Bias Lightning – dramatically improves screen viewing experience in the dark

 In Ergonomics

After reading all the positive reviews about bias lightning, I thought to give it a try… so I started off with the theory.

The basics that you need are the following:

  • a light source with cold natural light (ideal is to have a temperature of 6500K)
  • the light source to be powerful enough such that the reflected amount of light would be at least 10% the maximum light the screen can produce (under normal viewing conditions, not talking about dynamic contrasts or other such gimmicks)
  • a neutral gray or white wall behind the screen (I didn’t have the luxury to get this, but we’ll get to that a bit later)
  • patience to set it all up and do a bit of math

The light

I found my screen to emit 130 cd/m2 under the settings I use it (THX).

I’ve computed the surface of my screen (42′ 10:9) – 93cm (width) * 52.3cm (height) ~ 0.48 m2.

130 cd / m2 * 0.48 m2 = 62.4 cd

Most light sources (like LEDs) have their power measured in lumen. And since 1 cd = 12.57 lumen, we get to a computed 784 lumen emitted by my screen.

Then we get the amount of light required to bounce off the surface behind the screen to be of at least 10% of 784 lumen, which is ~79 lumen.

Since I don’t have a 100% reflective surface, I assume about 50% of the light is reflected, which means I would need a light source of at least 160 lumen.

The light source choice

In order to obtain a better spread light, the best choice would be to have an array of LEDs going around the perimeter of the screen, in the back.

On my particular setup I required 3 meters of LED band.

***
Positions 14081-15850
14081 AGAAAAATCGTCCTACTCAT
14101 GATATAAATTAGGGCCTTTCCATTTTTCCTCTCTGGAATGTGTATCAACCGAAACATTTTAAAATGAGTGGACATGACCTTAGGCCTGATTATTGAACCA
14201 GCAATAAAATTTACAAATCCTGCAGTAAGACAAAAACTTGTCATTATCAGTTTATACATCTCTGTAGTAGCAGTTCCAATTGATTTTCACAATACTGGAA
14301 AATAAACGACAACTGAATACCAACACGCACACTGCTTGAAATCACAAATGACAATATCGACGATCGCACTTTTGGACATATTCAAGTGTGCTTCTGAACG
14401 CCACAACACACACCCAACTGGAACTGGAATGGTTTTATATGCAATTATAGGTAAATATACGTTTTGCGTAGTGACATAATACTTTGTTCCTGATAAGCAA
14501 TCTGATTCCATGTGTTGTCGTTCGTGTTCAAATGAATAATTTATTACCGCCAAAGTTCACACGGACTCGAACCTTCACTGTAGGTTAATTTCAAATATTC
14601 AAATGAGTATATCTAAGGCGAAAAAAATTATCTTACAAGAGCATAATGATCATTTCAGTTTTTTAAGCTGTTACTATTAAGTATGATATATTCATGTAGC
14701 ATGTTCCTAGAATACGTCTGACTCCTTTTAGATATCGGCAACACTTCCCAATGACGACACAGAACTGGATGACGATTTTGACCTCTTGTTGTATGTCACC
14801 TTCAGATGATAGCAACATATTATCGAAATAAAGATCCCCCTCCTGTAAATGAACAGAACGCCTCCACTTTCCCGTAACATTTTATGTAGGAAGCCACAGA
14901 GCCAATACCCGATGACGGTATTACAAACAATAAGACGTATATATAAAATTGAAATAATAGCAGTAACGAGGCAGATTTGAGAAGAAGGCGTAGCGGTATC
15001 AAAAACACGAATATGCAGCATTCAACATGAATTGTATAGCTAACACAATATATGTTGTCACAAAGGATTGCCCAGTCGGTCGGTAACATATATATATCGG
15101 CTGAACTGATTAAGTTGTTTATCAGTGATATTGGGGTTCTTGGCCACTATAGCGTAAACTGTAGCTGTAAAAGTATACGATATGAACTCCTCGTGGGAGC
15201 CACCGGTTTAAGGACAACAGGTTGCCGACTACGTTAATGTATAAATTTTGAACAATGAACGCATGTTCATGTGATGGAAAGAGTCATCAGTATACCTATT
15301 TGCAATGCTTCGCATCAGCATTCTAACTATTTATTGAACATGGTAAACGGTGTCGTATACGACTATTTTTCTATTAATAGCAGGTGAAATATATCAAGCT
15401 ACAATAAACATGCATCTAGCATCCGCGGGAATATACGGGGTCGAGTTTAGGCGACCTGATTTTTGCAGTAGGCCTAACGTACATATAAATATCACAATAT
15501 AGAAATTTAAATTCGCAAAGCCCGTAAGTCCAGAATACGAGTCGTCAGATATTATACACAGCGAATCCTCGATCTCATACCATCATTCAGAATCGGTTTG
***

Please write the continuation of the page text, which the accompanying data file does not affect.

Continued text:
There are two options for the LEDs:

  • SMD 3528 (cheaper, emit a lower amount of light, best for bias lightning if you have a neutral colored background – they come in single colors)
  • SMD 5050 (or the so called RGB LEDs, have a higher light output, in the 30 leds / meter setup they emit around 250 lumen / meter, while in the 60 leds / meter denser array most emit around 500 lumen / meter)

To make a paralel of the amount of light with the regular light bulbs – an ‘old-school’ 100 Watts incandescent light-bulb emits about 1400 lumen)

I had chosen SMD 5050 over the SMD 3528, as I would be able to tackle their coloring in order to obtain a much more neutral color after bouncing from the back of the screens material coloring.

I’ve went with a 3m stripe of SMD 5050 RGB leds, with a density of 30 leds per meter, and although that would add up to 750 lumens (which is way too much), the controller allowed 10 steps of lower / increase the light emitted. (down to 10% of the maximum light output).

Setting it all up

I’ve bought a stripe of 5 meters of 5050 RGB SMD LEDs, of which I had cut of 3 meters (it can be cut at each 3 LEDs, easily with a pair of scissors).

I’ve powered it with a 5A, 12V power adapter (capable of powering up to 10 meters of 5050 LEDs).

I used an RGB Led controller which had an infrared remote capable to store color / intensity preferences.

The LED stripe had an adhesive tape, which I glued to the back of the screen.

The result

Indeed, as per my calculations going for 20%-30% of their power source (which would go to 150 – 225 lumen) was indeed providing the best experience.

To take out some of the pink in the background, I setup the LEDs to go with a bit of a colder color to compansate, and I am really pleased with the end result:

Disclaimer: This is not a professional advice, I had gotten to the conclusions listed in this post after browsing the web and reading various people opinions on forums. If you want the best quality out of your setup, you should hire a professional.

If you had made a similar setup, or are going to, let me know your thoughts by commenting below. Do share what’s your experience with bias lightning.

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